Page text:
Peter Hirschfeld

Reporter

Peter Hirschfeld covers state government and the Vermont Legislature. He is based in VPR’s Capital Bureau located across the street from Vermont’s Statehouse.

Hirschfeld is a leading Vermont journalist who has covered the Statehouse since 2009, most recently as bureau chief for the Rutland Herald and Times Argus. He began his career in 2003, working as a local sports reporter and copy editor at the Times Argus.

Ways to Connect

Longtime clean water advocate and liberal firebrand James Ehlers is running for governor in 2018, when he hopes to unseat Republican incumbent Phil Scott in a race that will feature stark ideological contrasts between the two candidates.

Nam Y. Huh / AP/file

Live call-in discussion: Type 1 diabetes is a struggle for the kids who have it, and for their parents who keep a constant watch on them. And while the risks of not precisely managing the disease are enormous, technology is making huge strides in helping patients with the illness.

Yemenis present documents in order to receive food rations provided by a local charity, in Sanaa, Yemen, Thursday, April, 13, 2017. A stalemated war with Saudi Arabia has pushed the Arab world's poorest country to the brink of famine.
Hani Mohammed / AP

What’s being called the worst humanitarian crisis since World War II is unfolding right now in the Horn of Africa and parts of the Middle East. And there’s a good chance that this is the first time you’re hearing about it.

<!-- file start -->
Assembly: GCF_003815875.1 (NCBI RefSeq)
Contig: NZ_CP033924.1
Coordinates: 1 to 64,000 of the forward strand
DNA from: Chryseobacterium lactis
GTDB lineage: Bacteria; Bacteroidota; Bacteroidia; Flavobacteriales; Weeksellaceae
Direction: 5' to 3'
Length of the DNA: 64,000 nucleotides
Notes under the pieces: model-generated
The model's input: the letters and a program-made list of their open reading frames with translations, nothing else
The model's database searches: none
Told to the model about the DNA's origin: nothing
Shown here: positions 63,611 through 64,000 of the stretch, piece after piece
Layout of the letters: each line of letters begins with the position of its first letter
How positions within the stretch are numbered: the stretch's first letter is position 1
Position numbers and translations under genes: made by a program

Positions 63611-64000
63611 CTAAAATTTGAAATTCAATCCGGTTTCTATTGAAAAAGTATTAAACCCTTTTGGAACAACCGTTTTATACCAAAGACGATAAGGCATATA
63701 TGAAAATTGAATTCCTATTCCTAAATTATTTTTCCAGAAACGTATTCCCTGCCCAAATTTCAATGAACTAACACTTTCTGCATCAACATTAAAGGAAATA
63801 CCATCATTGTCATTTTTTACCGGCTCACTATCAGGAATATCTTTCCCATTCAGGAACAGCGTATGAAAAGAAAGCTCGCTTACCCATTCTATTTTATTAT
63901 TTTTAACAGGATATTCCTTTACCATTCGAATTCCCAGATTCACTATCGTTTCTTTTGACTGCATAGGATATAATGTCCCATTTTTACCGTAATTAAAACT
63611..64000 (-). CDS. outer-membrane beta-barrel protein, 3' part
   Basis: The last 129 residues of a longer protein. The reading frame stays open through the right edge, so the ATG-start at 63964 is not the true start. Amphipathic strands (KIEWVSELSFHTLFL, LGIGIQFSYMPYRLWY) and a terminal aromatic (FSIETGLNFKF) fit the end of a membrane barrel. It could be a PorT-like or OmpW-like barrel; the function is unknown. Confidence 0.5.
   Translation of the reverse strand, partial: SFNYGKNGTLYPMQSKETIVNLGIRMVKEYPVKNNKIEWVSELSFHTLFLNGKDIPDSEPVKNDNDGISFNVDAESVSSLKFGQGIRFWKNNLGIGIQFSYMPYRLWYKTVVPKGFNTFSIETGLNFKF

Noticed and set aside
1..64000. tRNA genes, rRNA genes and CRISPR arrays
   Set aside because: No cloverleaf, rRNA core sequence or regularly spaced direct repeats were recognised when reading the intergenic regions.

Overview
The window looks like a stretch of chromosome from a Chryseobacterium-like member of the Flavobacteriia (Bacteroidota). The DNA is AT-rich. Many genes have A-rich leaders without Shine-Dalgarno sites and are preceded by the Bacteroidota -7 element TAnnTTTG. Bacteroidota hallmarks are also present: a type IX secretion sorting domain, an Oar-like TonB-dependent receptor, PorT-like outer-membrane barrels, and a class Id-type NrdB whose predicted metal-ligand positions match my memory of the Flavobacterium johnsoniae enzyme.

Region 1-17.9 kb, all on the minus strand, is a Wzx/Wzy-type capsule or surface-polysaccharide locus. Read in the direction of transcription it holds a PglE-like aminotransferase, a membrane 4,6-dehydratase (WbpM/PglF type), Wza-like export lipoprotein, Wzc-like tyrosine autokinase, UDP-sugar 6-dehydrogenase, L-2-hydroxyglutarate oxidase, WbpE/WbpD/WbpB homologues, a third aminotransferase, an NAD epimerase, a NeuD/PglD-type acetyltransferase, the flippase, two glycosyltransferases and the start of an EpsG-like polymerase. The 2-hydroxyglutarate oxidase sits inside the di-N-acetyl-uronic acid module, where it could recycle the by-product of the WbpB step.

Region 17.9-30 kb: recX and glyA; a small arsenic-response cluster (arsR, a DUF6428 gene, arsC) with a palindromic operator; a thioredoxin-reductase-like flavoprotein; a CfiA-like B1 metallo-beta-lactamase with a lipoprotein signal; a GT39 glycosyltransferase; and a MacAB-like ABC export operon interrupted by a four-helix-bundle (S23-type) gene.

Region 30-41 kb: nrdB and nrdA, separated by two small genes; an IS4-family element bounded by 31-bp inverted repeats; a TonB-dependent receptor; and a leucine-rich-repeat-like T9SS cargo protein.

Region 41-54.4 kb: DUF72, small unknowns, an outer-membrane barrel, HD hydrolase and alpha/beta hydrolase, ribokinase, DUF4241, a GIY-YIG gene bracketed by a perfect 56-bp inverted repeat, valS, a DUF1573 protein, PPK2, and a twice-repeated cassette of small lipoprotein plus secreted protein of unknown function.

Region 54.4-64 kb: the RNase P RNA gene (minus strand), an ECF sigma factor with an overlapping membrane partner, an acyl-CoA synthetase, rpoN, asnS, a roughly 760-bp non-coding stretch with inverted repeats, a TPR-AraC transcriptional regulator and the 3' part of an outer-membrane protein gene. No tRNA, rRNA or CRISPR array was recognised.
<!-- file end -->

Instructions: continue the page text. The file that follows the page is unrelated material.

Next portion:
A statue of Confederate General Robert E. Lee is removed from Lee Circle in New Orleans in May, the last of four monuments to Confederate-era figures to be removed.
Scott Threlkeld / Associated Press

The issue of how we judge historical figures has been in the news a lot lately. We're discussing how present-day perspectives can alter our view of the past.  

Annie Russell / VPR

The idea of growing the tech industry and developing a Vermont spin on Silicon Valley has a lot of appeal. But the state faces big challenges in terms of attracting and keeping talent and companies.

Chief Health Care Advocate Mike Fisher, center, is urging state regulators to reject the 12.6 percent premium increase being sought by Blue Cross and Blue Shield of Vermont.
Peter Hirschfeld / VPR/file

State regulators will have to weigh conflicting testimony as they decide whether to approve a proposal that would increase Vermonters’ health insurance premiums by more than $50 million next year.   

Chief Health Care Advocate Mike Fisher, center, is urging state regulators to reject the 12.6 percent premium increase being sought by Blue Cross and Blue Shield of Vermont.
Peter Hirschfeld / VPR/file

Consumer pushback against proposed rate hikes for health insurance premiums might persuade state regulators to lower the increases, according to Vermont's chief health care advocate.

Green Mountain Surgery Center in Colchester will be Vermont's first independent surgical center. State regulators have approved construction of the facility despite protest from nonprofit hospitals.
xmee / iStock

State regulators have approved construction of what would be Vermont’s first independent surgical center, despite protests from nonprofit hospitals who say the venture will siphon needed revenue away from their operating rooms.

Faisal Gill, the chairman of the Vermont Democratic Party, received racially charged emails in May telling him to "get out of my Green Mountains."
Kathleen Masterson / VPR

Just four months into his tenure as the nation’s first-ever Muslim chairperson of a state political party, Faisal Gill has become the target of an alleged hate crime.